CHILL WITH RAVEL
Shipping time: In stock | Expected delivery 1-2 days | Free UK Delivery
Chill With Ravel
Maurice Ravel was one of the most important French composers of the early 20th century. Bornin 1875 to a Swiss father and Basque mother, he inherited from his watchmaker father ameticulous attention to detail and from his mother an affinity with Spain and all things Spanish.
Aside from being the composer of some of the best known classical music - Bolero, Pavanepour une enfante defunte and Tzigane, for example - he is generally considered the finestorchestrator in musical history. Ravel combined his exceptional skill in orchestration with animpressive technical command of melody and harmony, writing in an appealing musical stylethat was entirely his own despite contemporary comparisons with Debussy, a composer thirteenyears his senior.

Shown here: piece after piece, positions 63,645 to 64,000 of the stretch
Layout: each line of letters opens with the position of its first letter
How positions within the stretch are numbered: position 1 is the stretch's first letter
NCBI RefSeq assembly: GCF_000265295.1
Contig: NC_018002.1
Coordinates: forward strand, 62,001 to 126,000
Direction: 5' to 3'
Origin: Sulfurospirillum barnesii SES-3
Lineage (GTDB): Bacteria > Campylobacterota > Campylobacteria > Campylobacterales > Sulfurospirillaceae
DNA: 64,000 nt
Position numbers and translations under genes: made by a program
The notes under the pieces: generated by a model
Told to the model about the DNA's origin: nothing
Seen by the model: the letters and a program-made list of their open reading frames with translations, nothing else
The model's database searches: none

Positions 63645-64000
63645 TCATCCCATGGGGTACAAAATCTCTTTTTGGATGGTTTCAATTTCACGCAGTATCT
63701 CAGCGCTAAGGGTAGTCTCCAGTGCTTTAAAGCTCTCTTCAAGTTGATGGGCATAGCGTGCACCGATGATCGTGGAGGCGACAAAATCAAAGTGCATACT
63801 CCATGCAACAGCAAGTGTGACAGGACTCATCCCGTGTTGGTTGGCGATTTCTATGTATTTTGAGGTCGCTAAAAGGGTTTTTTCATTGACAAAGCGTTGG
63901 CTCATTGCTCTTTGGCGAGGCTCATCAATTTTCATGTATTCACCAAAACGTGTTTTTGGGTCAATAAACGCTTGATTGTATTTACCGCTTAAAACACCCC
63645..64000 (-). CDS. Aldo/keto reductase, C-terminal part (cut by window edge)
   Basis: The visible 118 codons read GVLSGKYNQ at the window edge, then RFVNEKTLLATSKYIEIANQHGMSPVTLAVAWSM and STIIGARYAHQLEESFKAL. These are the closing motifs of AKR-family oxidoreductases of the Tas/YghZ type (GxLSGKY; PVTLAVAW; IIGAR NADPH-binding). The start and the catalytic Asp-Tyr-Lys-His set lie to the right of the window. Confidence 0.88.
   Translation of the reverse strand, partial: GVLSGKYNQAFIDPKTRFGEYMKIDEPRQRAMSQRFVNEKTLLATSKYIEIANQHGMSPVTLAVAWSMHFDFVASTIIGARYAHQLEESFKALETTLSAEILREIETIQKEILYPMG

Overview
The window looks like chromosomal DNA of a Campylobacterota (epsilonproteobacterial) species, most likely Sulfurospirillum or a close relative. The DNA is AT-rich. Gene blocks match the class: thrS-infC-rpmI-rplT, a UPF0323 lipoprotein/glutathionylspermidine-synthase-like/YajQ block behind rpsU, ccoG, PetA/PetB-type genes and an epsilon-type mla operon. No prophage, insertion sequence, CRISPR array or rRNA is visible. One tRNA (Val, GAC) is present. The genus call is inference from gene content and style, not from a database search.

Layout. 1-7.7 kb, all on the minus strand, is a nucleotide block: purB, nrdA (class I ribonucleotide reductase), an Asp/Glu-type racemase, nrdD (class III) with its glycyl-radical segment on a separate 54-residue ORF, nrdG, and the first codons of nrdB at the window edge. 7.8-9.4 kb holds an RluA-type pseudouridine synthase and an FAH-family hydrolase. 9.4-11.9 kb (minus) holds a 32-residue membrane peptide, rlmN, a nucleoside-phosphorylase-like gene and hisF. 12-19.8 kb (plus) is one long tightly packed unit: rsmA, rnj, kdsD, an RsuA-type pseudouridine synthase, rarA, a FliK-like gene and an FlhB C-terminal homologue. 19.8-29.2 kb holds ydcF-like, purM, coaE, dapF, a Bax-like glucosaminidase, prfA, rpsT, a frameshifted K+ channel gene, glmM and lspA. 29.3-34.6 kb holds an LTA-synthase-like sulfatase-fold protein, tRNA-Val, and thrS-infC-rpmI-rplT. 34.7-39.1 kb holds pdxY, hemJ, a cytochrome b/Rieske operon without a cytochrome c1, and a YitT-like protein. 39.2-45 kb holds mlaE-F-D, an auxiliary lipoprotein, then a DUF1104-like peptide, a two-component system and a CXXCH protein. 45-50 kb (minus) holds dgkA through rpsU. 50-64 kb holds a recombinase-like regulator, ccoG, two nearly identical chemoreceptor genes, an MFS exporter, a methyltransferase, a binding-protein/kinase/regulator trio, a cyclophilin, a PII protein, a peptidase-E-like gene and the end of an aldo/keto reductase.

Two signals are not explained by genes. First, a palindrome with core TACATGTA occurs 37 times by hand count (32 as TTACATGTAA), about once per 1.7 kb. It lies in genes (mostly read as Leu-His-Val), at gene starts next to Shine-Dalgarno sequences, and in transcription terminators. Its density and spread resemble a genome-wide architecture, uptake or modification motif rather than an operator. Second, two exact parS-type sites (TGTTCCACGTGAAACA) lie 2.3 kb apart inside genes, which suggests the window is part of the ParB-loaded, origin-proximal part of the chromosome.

By the early years of the 20th century Ravel had begun to earn a reputation for himself as acomposer, in spite of the hostility of certain critics. He was to fail five times to win the importantPrix de Rome, the rejection of his final entry in 1905 causing a public scandal that led to theresignation of the director of the Conservatoire, who was succeeded by Faure.
During the war years Ravel served as a transport driver, his lack of weight excluding him fromthe more active form of military service he would have preferred. Illness and the death of hismother in 1916 both diminished his activity as a composer, but by 1920 he had completed thechoreographic poem La Valseand had started work on the operatic collaboration with Colettethat resulted in the delightful L'enfant et les sortil?¿ges.
The death of Debussy in 1918, followed six years later by the death of his teacher Faure, leftRavel as the leading French composer in the eyes of his contemporaries. Various commissionshelped to establish an international reputation that brought him honour abroad and the offer ofthe Legion d'honneur at home, a distinction he rejected. His career was tragically shortened bythe increasingly debilitating effects of what was later diagnosed as Pick's disease, and he diedin 1937 after an unsuccessful brain operation.